“Of all the professional trainings, music is the most demanding. Even medicine, law, and scholarship, though they often delay a man’s entry into married life, do not interfere with his childhood or adolescence.
Music does. No musician ever passes an average or normal infancy, with all that that means of abundant physical exercise and a certain mental passivity. He must work very hard indeed to learn his musical matters and to train his hand, all in addition to his schoolwork and his play-life. I do not think he is necessarily overworked. I think rather that he is just more elaborately educated than his neighbors. …In any case, musical training is long, elaborate, difficult, and intense. Nobody who has had it ever regrets it or forgets it. And it builds up in the heart of every musician that those who have had it are not only different from everybody else but definitely superior to most and that all musicians together somehow form an idealistic society in the midst of a tawdry world.”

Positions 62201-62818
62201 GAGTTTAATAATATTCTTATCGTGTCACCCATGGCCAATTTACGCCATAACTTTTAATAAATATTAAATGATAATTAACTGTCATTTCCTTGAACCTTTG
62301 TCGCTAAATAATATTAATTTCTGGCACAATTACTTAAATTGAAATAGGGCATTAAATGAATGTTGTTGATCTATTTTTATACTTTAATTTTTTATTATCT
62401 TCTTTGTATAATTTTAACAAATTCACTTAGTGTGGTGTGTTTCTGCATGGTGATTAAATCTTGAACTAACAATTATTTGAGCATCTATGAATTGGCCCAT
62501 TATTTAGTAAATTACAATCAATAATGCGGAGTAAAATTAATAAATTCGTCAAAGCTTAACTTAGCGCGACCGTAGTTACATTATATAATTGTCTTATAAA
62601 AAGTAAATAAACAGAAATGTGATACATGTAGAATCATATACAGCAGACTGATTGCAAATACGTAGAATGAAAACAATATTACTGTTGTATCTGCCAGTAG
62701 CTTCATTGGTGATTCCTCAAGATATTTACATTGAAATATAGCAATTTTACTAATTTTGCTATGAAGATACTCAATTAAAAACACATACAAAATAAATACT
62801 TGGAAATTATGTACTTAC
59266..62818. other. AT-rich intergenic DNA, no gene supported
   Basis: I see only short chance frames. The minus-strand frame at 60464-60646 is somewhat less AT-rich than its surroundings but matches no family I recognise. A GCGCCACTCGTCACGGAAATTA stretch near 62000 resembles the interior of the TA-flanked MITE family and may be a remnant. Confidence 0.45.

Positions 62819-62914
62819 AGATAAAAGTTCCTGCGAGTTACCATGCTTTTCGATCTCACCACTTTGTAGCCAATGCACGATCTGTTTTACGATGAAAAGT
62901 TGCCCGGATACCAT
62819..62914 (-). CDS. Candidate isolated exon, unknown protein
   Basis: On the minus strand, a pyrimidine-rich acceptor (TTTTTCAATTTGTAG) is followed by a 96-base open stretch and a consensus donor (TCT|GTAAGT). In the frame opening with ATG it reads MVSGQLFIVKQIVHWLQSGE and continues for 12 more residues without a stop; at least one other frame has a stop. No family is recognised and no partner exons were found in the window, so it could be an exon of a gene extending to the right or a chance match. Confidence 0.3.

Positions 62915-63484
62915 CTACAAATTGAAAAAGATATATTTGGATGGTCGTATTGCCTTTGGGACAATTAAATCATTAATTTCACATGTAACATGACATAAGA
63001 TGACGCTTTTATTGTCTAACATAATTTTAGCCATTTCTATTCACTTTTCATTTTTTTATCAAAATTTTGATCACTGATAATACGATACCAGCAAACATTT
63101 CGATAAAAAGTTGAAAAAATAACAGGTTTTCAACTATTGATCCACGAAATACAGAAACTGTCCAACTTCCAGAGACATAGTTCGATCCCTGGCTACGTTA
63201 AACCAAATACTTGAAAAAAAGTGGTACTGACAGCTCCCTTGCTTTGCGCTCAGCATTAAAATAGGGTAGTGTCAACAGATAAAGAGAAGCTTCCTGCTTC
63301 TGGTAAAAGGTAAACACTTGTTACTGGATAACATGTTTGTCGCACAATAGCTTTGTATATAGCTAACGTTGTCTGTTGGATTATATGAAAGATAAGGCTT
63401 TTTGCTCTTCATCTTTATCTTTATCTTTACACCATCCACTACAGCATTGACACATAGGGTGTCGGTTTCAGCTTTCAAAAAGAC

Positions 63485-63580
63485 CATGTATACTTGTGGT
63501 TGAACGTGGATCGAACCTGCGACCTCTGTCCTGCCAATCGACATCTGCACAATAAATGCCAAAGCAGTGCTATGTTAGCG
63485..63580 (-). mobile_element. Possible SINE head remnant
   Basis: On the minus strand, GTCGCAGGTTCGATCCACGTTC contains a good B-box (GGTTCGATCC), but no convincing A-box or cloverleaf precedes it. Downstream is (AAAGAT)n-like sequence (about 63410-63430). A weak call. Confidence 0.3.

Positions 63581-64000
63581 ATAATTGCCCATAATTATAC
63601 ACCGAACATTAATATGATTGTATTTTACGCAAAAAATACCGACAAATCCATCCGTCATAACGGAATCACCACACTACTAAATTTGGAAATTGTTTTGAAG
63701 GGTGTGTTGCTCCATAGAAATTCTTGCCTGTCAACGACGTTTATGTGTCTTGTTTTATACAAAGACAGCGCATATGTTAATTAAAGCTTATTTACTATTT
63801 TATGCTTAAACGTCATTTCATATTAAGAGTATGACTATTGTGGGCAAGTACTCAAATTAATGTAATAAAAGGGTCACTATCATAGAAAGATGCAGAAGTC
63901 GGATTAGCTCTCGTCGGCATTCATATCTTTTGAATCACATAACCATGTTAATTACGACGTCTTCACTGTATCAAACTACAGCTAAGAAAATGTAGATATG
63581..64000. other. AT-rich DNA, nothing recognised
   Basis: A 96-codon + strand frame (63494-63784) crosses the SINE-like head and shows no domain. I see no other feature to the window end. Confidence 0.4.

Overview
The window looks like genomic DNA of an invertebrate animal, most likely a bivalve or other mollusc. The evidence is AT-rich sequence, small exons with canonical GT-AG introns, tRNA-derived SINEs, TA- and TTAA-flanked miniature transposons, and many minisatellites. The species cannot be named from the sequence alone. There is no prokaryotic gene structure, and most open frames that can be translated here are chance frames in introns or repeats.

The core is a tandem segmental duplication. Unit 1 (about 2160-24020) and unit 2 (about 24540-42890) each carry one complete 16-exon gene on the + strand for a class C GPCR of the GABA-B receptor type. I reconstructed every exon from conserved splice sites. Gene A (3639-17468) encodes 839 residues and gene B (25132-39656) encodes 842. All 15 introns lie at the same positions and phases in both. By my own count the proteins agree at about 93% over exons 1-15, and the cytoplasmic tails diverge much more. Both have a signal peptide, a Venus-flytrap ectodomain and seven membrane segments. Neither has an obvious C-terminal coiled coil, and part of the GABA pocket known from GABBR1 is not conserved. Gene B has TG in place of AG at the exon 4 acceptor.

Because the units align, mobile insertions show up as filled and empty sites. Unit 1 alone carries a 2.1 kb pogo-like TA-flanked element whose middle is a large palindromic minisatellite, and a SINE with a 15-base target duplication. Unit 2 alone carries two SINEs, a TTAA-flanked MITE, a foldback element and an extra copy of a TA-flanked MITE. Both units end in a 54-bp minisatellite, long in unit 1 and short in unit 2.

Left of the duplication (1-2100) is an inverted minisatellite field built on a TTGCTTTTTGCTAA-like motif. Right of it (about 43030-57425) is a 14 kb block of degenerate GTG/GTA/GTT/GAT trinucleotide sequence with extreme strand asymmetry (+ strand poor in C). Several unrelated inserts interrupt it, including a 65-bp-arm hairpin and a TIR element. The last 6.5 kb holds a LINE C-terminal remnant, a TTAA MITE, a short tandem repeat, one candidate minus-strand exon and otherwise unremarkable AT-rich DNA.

–Virgil Thomson, From “The State of Music,” (1962 Second Edition) in Contemporary Composers on Contemporary Musiced. Elliott Schwartz and Barney Childs (New York: Da Capo, 1998), 173-4.
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